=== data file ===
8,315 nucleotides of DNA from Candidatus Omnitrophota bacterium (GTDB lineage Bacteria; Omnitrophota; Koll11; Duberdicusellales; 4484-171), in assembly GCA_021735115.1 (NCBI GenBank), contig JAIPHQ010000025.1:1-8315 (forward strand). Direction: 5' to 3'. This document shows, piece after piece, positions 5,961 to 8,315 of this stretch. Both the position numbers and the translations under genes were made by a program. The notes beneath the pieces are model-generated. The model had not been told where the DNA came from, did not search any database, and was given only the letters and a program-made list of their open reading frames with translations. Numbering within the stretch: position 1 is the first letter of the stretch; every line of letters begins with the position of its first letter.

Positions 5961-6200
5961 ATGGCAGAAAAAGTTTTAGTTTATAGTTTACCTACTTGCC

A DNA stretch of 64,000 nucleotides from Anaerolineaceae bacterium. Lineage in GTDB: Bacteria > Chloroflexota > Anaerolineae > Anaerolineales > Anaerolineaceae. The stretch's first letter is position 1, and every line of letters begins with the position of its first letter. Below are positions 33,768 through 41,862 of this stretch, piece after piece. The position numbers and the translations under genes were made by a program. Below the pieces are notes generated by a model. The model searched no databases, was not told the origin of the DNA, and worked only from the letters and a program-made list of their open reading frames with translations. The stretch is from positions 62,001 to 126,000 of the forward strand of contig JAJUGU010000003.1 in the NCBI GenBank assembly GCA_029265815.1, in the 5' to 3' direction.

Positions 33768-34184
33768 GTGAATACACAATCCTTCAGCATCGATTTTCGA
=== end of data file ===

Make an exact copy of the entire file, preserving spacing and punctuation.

8,315 nucleotides of DNA from Candidatus Omnitrophota bacterium (GTDB lineage Bacteria; Omnitrophota; Koll11; Duberdicusellales; 4484-171), in assembly GCA_021735115.1 (NCBI GenBank), contig JAIPHQ010000025.1:1-8315 (forward strand). Direction: 5' to 3'. This document shows, piece after piece, positions 5,961 to 8,315 of this stretch. Both the position numbers and the translations under genes were made by a program. The notes beneath the pieces are model-generated. The model had not been told where the DNA came from, did not search any database, and was given only the letters and a program-made list of their open reading frames with translations. Numbering within the stretch: position 1 is the first letter of the stretch; every line of letters begins with the position of its first letter.

Positions 5961-6200
5961 ATGGCAGAAAAAGTTTTAGTTTATAGTTTACCTACTTGCC

A DNA stretch of 64,000 nucleotides from Anaerolineaceae bacterium. Lineage in GTDB: Bacteria > Chloroflexota > Anaerolineae > Anaerolineales > Anaerolineaceae. The stretch's first letter is position 1, and every line of letters begins with the position of its first letter. Below are positions 33,768 through 41,862 of this stretch, piece after piece. The position numbers and the translations under genes were made by a program. Below the pieces are notes generated by a model. The model searched no databases, was not told the origin of the DNA, and worked only from the letters and a program-made list of their open reading frames with translations. The stretch is from positions 62,001 to 126,000 of the forward strand of contig JAJUGU010000003.1 in the NCBI GenBank assembly GCA_029265815.1, in the 5' to 3' direction.

Positions 33768-34184
33768 GTGAATACACAATCCTTCAGCATCGATTTTCGA